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(Tribune News Service) — The move to Hampton Roads didn’t go that easily for the Bernabe family, and it got worse when their twin son and daughter started kindergarten, virtually, in September 2020.

“Within 20 minutes of his first virtual session, there was a loud noise. That was because of another student’s speaker system not being quite calibrated right, and it was very high pitch, and he covered his ears and he hit the floor,” Tosha Bernabe recalled.

“He just completely melted down, he freaked out screaming, yelling kicking. It was the first time that he ever got violent with me he began hitting me trying to rip my hair out.”

Though it continued every day of virtual school sessions — one tantrum lasted three hours — it wasn’t until October, when her son started twice-a-week sessions with just six children in class, that others got a close look at what the Bernabes saw every day.

Even when school staff see children with special needs, it can be a struggle to secure the services they need, especially for Navy families that move frequently and often find themselves, as the Bernabes did, in postings far from family and support networks.

The Navy’s Exceptional Family Member Program has started a pilot program in Hampton Roads to help families through the maze of securing special education services, said Doug Morfeld, regional work and family life coordinator for Fleet and Family Support Program for Navy Region Mid-Atlantic.

The pilot program links families with special education liaison Erica Leidel — who helps families navigate the bureaucratic processes of getting special education services — as well as attorney Alexandra Little.

Even for families with some experience with special education, getting services can be a struggle.

Mary and Ryan Forry’s daughter, Annabelle, had had special education help with speech, behavior and reading issues from preschool through most of first grade.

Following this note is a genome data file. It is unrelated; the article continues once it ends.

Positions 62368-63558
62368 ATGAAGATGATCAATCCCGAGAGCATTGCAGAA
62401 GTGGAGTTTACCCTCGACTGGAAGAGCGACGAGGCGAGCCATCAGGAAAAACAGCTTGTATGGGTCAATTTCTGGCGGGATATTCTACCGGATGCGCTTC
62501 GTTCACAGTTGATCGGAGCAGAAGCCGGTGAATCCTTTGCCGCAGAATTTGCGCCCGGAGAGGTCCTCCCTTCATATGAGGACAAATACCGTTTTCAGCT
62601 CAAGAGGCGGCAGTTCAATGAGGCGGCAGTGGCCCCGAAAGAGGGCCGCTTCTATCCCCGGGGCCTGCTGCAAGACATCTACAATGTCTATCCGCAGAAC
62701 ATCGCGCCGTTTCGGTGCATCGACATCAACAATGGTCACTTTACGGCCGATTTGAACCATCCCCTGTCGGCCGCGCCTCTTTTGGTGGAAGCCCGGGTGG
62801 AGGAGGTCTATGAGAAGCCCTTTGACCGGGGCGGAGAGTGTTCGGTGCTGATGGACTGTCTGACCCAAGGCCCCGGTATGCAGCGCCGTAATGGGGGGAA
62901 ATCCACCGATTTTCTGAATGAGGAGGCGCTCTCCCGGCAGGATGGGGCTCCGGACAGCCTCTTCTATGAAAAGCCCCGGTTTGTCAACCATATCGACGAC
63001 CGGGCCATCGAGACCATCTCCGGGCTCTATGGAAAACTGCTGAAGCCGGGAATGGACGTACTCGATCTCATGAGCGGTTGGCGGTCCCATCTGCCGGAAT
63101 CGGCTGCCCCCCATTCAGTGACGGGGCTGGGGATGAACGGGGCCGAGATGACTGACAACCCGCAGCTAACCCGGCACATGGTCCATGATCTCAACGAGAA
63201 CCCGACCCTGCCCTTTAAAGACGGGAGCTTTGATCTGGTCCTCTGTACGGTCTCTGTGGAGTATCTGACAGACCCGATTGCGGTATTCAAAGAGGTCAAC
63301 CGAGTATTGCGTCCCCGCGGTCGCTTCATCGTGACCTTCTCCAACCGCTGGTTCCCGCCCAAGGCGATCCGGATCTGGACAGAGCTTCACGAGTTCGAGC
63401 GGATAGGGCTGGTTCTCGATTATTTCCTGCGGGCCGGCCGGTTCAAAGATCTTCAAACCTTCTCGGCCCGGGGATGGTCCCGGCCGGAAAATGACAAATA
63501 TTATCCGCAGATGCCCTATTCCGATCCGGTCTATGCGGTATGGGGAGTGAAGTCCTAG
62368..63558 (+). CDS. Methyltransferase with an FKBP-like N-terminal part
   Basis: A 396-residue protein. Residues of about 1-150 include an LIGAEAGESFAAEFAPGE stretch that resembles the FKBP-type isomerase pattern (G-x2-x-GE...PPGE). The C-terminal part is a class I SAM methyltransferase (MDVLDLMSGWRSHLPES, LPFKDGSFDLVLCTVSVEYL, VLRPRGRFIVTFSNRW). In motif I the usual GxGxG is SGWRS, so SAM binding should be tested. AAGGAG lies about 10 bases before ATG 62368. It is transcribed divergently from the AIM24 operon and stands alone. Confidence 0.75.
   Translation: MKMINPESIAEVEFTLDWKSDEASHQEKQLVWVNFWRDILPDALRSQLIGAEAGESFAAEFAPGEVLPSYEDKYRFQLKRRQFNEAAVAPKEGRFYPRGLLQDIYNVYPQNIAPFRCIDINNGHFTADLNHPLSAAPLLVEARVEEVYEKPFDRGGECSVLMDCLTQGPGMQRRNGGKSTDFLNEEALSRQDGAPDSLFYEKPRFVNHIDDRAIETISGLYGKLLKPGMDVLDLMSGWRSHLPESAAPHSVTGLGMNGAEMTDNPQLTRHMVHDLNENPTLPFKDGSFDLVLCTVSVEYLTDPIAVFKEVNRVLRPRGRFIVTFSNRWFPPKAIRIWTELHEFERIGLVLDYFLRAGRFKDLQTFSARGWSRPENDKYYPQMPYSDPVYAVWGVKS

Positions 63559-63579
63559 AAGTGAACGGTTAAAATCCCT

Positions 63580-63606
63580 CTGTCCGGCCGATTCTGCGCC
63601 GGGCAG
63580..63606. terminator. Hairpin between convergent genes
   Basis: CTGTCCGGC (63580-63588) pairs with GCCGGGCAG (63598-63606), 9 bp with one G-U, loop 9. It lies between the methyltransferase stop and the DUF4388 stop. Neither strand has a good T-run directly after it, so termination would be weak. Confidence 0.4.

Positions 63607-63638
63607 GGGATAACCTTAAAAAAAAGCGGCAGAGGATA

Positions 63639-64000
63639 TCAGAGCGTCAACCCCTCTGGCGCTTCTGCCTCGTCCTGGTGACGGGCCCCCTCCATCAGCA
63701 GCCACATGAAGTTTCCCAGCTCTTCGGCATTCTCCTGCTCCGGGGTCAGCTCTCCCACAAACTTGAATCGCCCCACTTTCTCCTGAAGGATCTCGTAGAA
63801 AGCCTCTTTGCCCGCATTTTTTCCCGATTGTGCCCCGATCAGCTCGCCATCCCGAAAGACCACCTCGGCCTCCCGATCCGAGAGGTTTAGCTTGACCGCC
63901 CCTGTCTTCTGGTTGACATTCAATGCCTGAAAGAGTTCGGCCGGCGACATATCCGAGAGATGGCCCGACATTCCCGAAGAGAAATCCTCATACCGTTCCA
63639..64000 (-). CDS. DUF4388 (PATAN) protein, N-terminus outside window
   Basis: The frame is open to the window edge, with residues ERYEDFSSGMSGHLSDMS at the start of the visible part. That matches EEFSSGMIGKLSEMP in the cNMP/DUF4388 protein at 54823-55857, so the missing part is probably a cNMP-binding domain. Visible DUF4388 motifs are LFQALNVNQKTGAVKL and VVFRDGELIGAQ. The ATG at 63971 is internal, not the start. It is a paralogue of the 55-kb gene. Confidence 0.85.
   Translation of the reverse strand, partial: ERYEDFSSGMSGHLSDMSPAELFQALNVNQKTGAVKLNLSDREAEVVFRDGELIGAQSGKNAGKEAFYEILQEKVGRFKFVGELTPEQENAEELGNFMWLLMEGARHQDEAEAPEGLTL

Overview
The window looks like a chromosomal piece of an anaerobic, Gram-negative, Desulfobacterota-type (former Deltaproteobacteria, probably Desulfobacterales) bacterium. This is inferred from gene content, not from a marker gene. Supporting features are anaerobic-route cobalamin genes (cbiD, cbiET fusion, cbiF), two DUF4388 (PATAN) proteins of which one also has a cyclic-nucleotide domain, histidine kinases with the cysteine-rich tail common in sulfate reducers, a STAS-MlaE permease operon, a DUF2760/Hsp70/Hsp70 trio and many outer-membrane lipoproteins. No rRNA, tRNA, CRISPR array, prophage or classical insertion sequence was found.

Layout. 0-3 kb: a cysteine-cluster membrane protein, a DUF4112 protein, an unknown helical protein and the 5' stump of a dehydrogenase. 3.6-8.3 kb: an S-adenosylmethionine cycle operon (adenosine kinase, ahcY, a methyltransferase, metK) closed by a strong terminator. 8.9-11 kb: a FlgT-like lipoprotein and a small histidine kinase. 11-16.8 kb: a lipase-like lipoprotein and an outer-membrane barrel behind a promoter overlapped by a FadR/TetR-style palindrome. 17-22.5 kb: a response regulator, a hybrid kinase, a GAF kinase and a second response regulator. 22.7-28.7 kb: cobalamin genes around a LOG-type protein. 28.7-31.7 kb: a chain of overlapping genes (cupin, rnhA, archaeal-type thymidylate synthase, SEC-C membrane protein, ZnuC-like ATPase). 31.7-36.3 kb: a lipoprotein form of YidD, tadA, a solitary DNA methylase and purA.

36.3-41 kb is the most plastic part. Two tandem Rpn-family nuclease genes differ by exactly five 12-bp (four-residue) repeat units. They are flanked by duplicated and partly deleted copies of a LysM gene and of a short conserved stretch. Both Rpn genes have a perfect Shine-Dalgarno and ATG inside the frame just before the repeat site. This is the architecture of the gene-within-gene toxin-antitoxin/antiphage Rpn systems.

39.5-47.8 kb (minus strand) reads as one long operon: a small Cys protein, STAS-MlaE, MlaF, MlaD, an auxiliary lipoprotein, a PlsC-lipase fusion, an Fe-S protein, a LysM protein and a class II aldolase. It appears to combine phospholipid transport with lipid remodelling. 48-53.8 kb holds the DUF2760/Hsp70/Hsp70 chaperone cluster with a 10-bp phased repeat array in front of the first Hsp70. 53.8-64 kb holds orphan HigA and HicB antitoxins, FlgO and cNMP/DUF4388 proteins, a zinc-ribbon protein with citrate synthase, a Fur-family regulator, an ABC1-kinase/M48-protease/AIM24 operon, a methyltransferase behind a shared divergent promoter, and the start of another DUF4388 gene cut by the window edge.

“But in March (2020) when school went virtual, they called and said they didn’t see those issues anymore,” Mary Forry said.

The Forrys did, though. Annabelle continued to struggle with reading. When a task didn’t go the way she wanted, frustration could spin into a tantrum.

Through second grade — virtual, thanks to the pandemic — they started to get a clearer sense of what would help. A neighbor, an experienced teacher, offered to help.

She set up a “classroom” in her home, a couple of doors down from the Forrys’, and the one-on-one time between the teacher and little girl revealed helpful strategies.

“She gave us a whole list; a calm down period, redirecting when she was getting frustrated and stuck, special reading help,” Forry said.

But the Forrys couldn’t get anywhere when they tried telling the school.

“It’d get argumentative,” Forry said. “It was kind of like they’re teaming up on us, they’re not hearing what we’re saying.”

The Bernabes sensed their son had special needs, especially after Kevin was first deployed soon after their arrival. But the family doctor said the tantrums and public meltdowns were just the child’s way of testing boundaries — and that he would grow out of it.

“He had extreme anxiety leaving the house, going, just even going grocery shopping was almost impossible ... I’ve had to abandon full shopping carts because he would go full meltdown in the middle of a grocery store,” Tosha Bernabe recalled.

“You’re one person and you’ve got two kids that are exactly the same age, and they’re both in a shopping cart and you’ve got to try to juggle one that is literally like a, you know octopus wailing all over the place and then still try to keep the other one safe while traveling through a parking lot.”

Only when her son started in-person kindergarten classes in October 2020 that people outside the family started to see the problem — but help still seemed out of reach.

The class met just twice a week, with just six children at a time, but her son couldn’t make it through a whole day, spending most of the time out of the classroom with the guidance counselor, school nurse or principal.

“She would be calling me every day almost, or every day that he was in school ... sometimes I could hear him in the background screaming hysterically,” Bernabe said. “And I literally have walked into his school when they called me to come get him a few times where he was being held down by the security person and the school nurse, because he had been attacking the principal.”